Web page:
Myriophyllum was imported for trade in pond and aquarium plants. The plants come into nature because people throw away excess plants in public waters, after which they can spread further.

Tuesday, 21 July 2020

A better image for your stereo microscope

In compound microscopes, an illumination parallel to the optical axis is the standard. A lot of hardware is implemented to ensure this axial illumination: Center-adjustable Field and Aperture diaphragm, centerable light rings for Phase contrast and Darkfield for transmitted light, center-adjustable objectives and/or centerable rotatable stages in Polarization microscopes. With all these microscopes we are working on 2-dimensional samples.

In stereo microscopy, a 3D image from a 3-dimensional sample is our ambition. Different viewing angles for both eyes create different images on the retina of the left and the right eye. Our brain is going to process both images. This concept is best comprehensible in the Greenough construction of a traditional stereo microscope: two complete separate beam paths from objective to the eyes, mounted in a relative angle of 11°-16°. But even in the modern, more flexible CMO (Central Main Objective) concept a different viewing angle is realized.

Greenough type                       CMO (Galilean) type 

Thursday, 16 July 2020

Desmids - Beautiful single celled algae

There are many different types of algae, differing in both size, shape, color, habitat and more. Some types are multicellular and very large like seaweed, some are microscopic and colonial like Eudorina, while others consist of only a single cell. Some of these are called desmids (desmidiales).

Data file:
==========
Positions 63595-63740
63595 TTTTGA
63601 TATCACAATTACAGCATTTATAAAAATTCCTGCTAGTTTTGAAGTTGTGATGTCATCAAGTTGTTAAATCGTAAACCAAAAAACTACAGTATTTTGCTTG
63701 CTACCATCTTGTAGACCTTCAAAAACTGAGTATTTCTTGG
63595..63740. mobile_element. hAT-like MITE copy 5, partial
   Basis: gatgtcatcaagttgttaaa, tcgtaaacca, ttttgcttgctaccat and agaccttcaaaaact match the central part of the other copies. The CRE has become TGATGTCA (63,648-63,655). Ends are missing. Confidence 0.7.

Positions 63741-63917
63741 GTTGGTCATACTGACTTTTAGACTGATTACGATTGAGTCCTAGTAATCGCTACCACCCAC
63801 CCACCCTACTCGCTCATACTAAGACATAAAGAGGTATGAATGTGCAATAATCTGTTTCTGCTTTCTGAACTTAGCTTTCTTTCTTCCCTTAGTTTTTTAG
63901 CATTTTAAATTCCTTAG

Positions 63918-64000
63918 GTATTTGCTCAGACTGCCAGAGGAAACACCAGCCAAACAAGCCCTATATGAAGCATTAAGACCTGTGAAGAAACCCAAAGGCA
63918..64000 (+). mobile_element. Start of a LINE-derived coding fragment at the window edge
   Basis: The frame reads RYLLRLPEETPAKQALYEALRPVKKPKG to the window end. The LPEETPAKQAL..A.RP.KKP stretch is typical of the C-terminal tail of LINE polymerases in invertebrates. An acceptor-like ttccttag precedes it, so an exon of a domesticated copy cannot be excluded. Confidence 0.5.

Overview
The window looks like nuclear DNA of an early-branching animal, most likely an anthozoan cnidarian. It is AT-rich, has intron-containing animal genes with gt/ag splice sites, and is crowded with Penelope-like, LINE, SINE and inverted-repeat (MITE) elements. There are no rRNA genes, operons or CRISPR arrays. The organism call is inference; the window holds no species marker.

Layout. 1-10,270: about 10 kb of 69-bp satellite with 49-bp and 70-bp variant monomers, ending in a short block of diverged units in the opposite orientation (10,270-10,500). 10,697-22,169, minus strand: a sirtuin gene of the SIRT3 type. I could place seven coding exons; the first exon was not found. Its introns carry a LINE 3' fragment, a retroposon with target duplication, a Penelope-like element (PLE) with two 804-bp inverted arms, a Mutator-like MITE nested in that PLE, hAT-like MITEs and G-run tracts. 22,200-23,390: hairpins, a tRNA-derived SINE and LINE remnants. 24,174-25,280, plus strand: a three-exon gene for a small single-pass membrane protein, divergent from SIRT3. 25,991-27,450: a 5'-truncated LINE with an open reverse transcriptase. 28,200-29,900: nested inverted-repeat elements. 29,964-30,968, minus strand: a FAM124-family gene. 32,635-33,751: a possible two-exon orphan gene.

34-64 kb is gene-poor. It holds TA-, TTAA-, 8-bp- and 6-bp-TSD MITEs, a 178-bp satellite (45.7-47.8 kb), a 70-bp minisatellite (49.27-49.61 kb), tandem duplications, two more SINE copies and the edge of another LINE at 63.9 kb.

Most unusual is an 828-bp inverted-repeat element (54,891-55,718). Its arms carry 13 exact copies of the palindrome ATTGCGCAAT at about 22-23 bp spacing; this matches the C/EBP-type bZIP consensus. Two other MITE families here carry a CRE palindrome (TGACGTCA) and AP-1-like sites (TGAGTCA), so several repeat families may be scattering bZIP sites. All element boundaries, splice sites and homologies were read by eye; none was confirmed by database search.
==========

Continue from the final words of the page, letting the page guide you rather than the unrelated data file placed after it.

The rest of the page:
Desmids are highly symmetrical unicellular green algae which can take on many different shapes depending on the specific species. The desmids also vary in size between species, the smallest being only a couple of microns and the largest reaching a size of several hundreds of microns and are visible with the naked eye. Desmids are most commonly found in freshwater where several thousand species can be found.

Wednesday, 8 July 2020

Protected against harsh conditions

As mentioned in a previous publication, helm grass is what we encounter in the dunes among others in the Netherlands. The Ammophillia arenaria can withstand the salty water and salty sea air. Ammophillia arenaria can be planted on all types of soil, only on clay soil it is best to make the soil poor with masonry sand. The soil must be calcareous.

Wednesday, 1 July 2020

Red blood cells - the cells that help you breath

Adult humans carry around 5 liters of blood in their circulatory system. Roughly half of that is cells, and the other half is a pale yellow liquid called plasma. The vast majority of these cells are erythrocytes, more commonly known as red blood cells (RBCs). Our red blood cells are the most abundant cell type in the human body accounting for approximately 70% of all your cells. They measure roughly 7 microns in diameter and around 1-2 microns in thickness.

Tuesday, 23 June 2020

Sambucus, breathing through the cork layer

Cork is formed by a cambium layer that itself almost always arises as secondary meristem from the collenchyma or parenchyma layer directly under the epidermis. Unlike sclerenchymal cells, collenchymal cells are still alive and have retained the ability to differentiate. Cork cambium cells only divide periclinally, creating the typical rows of daughter cells. In this way mainly cork cells are produced to the outside and to a much lesser extent (sometimes not at all) cork parenchyma is produced to the inside. Cork cambium, cork cells and cork parenchyma together are also called periderm. Developed cork cells are dead and their cell walls contain suberine, a greasy substance that repels water.